I worked extra hours on the weekends while my sons visited their dad in order to pay tuition. I told myself I would work as many hours as I could for Eli to stay, but ultimately I knew I could not do it for his entire educational experience.

Getting the Succeed Scholarship, and now the LEARNS educational freedom account, was a weight lifted off my shoulders and such a blessing! Like any parent, I want my child in a place where he will benefit the most. I want him to be safe, understood, and loved. The EFA program allows that to happen where he is. It allows him to be exactly where he needs to be.

October 2023, Link

Educational Journey

Brenda Randle, Trumann

Individualized education is vital to a child’s success. This type of education helps both the child and their family, whether parent or guardian, feel a sense of pride and commitment because they are able to embark on a journey unique to each but common to both. They are able to set high goals individually and work together to achieve those goals collectively.

My child needs creative spaces, assistance with conflict-handling skills and time-bound learning. As his parent, I must be a motivator, encourager, guide and disciplinarian for these needs.

I find the lack of flexibility in traditional school curriculum unsatisfactory, and this has led me to become interested in our state’s new educational freedom account program, which offers families resources to find educational services that meet their child’s needs. Beginning next year, this will extend beyond private school tuition to include other, flexible learning products or providers that parents can select to build something specific for their child through home­schooling or microschooling.

So far, my child has benefited from several tutors while in public school. We have also purchased other educational resources. This new program will enable me as a parent to do much more by building a truly individualized educational experience.

I hope to see my child exceed any limitations that may be placed on him. I also hope to see my child excited about the learning process again.

As a parent, I will be right there on the journey with him the whole way.

September 2023, Link

Paying for Education

Jo Roth, Sherwood

My husband and I are so grateful for all the donations to the Philanthropic Investment in Arkansas Kids (PIAK) scholarship, and we were really delighted to hear that it has grown this year and can help more students like our great-granddaughter Angelina.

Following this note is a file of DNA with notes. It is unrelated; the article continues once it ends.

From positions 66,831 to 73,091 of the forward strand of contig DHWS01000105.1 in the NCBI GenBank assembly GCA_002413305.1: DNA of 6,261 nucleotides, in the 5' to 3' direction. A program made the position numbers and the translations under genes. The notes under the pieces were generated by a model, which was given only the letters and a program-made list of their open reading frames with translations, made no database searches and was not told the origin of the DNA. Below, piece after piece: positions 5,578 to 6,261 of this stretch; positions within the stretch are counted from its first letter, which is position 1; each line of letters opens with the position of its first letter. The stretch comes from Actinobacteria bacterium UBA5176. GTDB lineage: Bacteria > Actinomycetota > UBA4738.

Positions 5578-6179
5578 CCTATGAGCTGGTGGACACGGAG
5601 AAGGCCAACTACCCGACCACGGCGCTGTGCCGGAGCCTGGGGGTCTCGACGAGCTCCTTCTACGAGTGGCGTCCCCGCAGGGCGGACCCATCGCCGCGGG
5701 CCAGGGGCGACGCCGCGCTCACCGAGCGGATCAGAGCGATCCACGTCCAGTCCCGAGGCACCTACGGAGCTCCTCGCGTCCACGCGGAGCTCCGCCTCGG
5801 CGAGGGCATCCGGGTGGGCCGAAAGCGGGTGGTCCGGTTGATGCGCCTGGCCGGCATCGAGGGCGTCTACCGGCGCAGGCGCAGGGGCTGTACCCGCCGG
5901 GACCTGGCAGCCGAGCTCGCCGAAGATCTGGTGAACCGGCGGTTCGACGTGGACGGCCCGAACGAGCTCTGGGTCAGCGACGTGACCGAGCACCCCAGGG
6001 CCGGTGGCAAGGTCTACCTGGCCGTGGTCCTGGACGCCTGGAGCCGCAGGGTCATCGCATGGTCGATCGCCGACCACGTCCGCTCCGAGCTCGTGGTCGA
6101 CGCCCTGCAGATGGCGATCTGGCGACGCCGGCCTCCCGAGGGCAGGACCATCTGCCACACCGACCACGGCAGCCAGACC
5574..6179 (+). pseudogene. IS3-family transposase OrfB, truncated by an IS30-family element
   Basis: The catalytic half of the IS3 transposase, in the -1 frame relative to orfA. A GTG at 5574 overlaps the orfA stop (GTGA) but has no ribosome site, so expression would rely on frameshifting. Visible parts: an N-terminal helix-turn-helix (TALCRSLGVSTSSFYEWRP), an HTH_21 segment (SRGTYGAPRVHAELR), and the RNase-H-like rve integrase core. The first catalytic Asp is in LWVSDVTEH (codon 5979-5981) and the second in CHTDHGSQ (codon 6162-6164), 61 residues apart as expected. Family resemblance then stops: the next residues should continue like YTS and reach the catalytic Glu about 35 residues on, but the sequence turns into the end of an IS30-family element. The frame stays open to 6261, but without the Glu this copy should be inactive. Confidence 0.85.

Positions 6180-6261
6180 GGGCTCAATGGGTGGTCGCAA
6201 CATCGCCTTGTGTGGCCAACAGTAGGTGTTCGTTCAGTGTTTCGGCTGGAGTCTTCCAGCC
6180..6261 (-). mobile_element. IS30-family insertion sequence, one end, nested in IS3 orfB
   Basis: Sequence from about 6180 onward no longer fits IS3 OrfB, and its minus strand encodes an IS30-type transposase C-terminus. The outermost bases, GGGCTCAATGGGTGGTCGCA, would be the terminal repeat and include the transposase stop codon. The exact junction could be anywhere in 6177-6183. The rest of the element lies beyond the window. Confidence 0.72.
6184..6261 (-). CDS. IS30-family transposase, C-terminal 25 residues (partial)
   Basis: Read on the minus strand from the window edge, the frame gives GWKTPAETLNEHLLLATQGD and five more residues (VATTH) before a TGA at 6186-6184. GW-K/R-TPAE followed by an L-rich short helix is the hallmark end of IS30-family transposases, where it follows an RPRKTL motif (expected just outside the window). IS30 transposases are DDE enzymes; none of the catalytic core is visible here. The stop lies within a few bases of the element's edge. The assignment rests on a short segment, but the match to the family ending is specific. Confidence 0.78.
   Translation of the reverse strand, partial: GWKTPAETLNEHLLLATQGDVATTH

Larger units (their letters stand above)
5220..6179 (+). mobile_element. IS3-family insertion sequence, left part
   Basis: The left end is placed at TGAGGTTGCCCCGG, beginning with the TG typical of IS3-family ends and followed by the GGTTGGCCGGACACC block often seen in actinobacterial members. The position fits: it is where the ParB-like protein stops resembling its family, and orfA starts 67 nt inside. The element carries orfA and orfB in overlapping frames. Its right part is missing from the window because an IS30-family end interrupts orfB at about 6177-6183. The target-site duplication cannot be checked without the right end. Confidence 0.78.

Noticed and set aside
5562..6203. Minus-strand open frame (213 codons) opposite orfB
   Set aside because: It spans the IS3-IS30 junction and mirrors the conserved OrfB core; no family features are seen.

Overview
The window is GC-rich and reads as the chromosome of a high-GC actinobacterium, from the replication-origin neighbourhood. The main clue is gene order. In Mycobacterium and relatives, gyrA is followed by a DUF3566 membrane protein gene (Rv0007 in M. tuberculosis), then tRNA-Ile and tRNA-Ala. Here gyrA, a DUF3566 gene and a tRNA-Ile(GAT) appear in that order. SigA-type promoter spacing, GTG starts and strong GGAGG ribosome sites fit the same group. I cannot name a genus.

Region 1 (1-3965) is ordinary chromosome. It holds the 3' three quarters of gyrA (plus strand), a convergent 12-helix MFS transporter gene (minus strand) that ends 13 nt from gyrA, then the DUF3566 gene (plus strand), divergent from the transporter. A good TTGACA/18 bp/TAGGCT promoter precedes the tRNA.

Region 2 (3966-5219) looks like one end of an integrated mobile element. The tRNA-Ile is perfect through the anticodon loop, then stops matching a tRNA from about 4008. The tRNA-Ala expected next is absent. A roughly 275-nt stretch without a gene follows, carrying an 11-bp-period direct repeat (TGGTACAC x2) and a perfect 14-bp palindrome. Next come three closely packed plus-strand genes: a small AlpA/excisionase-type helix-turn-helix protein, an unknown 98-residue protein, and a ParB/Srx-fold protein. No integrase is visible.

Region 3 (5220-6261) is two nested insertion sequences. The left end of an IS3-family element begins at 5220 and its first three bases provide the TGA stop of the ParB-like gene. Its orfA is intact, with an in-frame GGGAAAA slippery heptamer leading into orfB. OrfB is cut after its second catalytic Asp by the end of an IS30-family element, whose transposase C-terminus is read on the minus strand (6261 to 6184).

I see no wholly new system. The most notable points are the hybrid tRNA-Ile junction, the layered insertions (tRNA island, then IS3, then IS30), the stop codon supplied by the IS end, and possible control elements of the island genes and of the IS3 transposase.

She has had some turbulence in her young life, and for that reason we are very protective. We not only provide care for her in a safe, loving environment in our home, we also want her to be safe and loved at school.

Last year, as she entered fifth grade, it was very important for us and for her to find a place where she could have her spiritual needs met along with her educational needs. Too often these days people have nothing to fall back on, but we wanted to ensure that she found that in God.

Now in her second year at Immaculate Conception, she’s not only excited to have made new friends and joined choir last year, she tells us when a priest comes to visit with the class and what she learns from him, growing in her faith as she approaches confirmation.

I’ve worked to instill the importance of education in her, and I believe she’s taken that to heart and is putting education first, making plans for her future at Mount St. Mary Academy. I tell her, “God willing, we’ll see”–and remind her to keep her grades up.

Simply put, as financial providers for her, we could not afford these blessings for her without the assistance of this scholarship, which you’ve helped make possible.

Education is so vital. You cannot do anything in life without an education. To those who contribute to and prioritize education, particularly for others, God bless you, and thank you so much.

February 2024, Link

Finally Feeling Seen

Mary Catherine Paulus, Little Rock

Our family had a unique experience seeking an Educational Freedom Account (EFA) for not just one, but two children after the LEARNS Act passed. We have one child who qualified, having received the Succeed Scholarship. The financial support it provided to send our child to a school that was an ideal fit was a blessing. It was as if the state was saying to us, “We see you, we support you as parents, and your child matters.”